"You have to assume that we are getting saturated because the price signal has been so clear," said Bob Brackett, senior energy analyst at Bernstein Research in New York.
The number of U.S. households running on heating oil has already fallen by 20 percent since 2005 to about 7 million, according to the EIA, as gas from prolific shale deposits swamps the market and offers hope for decades' worth of cheap supply.
Despite the economic incentive, homeowners in more remote areas -- or even densely populated places like Manhattan -- have few alternatives to fuel delivered by tanker. Increasingly, they are the only ones left not heating with gas.
National Grid, which operates the gas pipes in Tiverton, has no plans to extend its lines there or elsewhere on its northeast network, given the expense of adding just a few more customers, sometimes in remote areas, said company spokesman David Graves.
"For the most part we are working inside the limits of the natural gas grid," Graves said. "We are not going out into the countryside because with the density of the population you don't get much return."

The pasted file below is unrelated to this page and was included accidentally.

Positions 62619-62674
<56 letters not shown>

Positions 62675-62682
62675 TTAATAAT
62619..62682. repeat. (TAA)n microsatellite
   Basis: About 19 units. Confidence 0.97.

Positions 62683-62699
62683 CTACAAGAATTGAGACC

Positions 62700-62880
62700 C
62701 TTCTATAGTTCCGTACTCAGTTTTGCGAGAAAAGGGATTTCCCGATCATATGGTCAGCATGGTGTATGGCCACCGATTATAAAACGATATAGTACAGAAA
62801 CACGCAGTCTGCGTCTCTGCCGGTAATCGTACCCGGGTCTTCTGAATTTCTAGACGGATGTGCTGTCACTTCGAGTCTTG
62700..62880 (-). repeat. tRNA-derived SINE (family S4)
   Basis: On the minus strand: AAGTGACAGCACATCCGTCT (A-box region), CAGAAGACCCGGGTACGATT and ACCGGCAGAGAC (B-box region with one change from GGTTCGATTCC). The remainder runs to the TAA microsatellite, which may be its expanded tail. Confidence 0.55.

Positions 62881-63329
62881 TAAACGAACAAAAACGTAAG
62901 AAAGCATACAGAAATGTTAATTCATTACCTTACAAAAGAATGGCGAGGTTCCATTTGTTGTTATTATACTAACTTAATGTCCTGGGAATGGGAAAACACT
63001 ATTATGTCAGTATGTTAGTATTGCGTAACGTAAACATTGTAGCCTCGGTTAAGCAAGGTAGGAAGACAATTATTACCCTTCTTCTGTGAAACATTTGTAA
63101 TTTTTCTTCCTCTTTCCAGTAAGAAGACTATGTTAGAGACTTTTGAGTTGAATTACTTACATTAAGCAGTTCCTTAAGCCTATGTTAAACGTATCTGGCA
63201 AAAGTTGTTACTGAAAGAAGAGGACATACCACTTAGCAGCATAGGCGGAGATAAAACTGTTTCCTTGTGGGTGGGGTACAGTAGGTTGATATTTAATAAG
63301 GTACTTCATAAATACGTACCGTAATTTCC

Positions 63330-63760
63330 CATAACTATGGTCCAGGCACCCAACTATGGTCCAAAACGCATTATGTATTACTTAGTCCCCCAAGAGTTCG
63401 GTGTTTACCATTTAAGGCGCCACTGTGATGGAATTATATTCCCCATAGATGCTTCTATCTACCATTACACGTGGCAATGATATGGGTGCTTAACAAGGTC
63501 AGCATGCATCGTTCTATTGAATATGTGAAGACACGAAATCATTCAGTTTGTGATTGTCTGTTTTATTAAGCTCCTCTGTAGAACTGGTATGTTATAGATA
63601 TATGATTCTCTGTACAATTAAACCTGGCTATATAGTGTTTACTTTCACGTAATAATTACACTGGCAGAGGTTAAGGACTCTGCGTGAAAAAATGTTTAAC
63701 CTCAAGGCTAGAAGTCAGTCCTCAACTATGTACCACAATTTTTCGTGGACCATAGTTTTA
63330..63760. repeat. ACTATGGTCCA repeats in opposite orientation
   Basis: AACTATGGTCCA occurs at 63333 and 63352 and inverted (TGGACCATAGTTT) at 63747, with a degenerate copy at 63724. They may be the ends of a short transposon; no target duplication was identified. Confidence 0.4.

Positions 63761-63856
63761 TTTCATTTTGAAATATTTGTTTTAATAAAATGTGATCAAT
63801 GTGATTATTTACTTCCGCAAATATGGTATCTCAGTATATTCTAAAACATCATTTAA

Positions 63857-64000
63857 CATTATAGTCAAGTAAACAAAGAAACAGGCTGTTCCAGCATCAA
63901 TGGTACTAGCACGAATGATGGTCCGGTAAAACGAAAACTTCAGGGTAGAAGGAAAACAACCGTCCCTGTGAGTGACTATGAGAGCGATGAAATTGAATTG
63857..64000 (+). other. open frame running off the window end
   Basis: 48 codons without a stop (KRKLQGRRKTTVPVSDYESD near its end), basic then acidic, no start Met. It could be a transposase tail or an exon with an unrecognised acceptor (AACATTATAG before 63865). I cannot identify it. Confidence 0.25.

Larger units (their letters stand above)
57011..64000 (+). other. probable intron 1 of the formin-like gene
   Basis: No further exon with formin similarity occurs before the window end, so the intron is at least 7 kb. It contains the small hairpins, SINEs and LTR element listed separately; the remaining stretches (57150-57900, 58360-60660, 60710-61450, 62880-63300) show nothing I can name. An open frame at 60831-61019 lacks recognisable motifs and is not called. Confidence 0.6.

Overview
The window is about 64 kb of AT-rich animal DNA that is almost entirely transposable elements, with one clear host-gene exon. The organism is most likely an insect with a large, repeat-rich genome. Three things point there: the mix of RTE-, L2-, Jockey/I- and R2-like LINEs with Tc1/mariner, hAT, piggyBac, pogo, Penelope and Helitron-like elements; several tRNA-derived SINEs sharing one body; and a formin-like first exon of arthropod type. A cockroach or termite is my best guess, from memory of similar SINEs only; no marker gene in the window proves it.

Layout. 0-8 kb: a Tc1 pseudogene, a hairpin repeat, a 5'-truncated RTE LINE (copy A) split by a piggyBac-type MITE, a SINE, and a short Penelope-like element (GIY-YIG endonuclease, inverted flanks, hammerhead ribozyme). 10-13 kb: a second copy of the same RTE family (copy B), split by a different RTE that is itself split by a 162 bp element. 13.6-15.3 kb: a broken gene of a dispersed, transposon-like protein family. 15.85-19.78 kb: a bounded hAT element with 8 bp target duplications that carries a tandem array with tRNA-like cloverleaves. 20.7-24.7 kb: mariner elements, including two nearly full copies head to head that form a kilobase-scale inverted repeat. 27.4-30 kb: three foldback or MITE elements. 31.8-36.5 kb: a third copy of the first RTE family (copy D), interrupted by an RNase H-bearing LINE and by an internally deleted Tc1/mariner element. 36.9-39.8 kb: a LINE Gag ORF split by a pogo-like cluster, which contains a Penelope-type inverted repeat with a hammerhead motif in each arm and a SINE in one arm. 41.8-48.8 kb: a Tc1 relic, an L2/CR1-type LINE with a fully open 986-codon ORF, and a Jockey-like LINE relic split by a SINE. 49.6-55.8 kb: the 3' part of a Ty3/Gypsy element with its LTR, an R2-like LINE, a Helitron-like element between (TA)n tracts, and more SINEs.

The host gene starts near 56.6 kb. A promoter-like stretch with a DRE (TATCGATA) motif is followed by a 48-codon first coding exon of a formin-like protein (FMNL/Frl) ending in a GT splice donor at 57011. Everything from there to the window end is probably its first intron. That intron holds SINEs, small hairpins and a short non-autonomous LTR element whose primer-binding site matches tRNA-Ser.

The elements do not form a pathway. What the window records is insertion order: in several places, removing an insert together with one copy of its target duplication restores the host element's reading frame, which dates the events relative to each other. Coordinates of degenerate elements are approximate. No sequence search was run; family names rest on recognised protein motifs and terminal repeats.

A SLOW CHANGE
The shift from gas to oil has slowly reshaped energy markets, gradually eroding the seasonal swings in oil prices when winter demand for heating fuel in the Northeast -- the world's biggest consumer market -- becomes a dominant factor.
Distillate fuels, which in 1975 heated more than 22 percent of U.S. homes, now account for about 7 percent. Northeast consumption of high-sulphur heating fuel, used predominately in households, fell to about 500,000 bpd last winter, nearly half what it was a decade earlier, EIA data shows.
The change has had a smaller impact on the vast natural gas market, which is less susceptible to fluctuations in the residential use that accounts for less than a fifth of U.S. demand.
Even if all homes running on heating oil switched to natural gas, it would add little more than 1 percent to U.S. gas demand, analysts said, far from the amount needed to pull U.S. gas prices off their current lows.
And greater efficiency has managed to keep household demand stable despite the number of consumers rising consistently since the 1980s.
CONVERT ME IF YOU CAN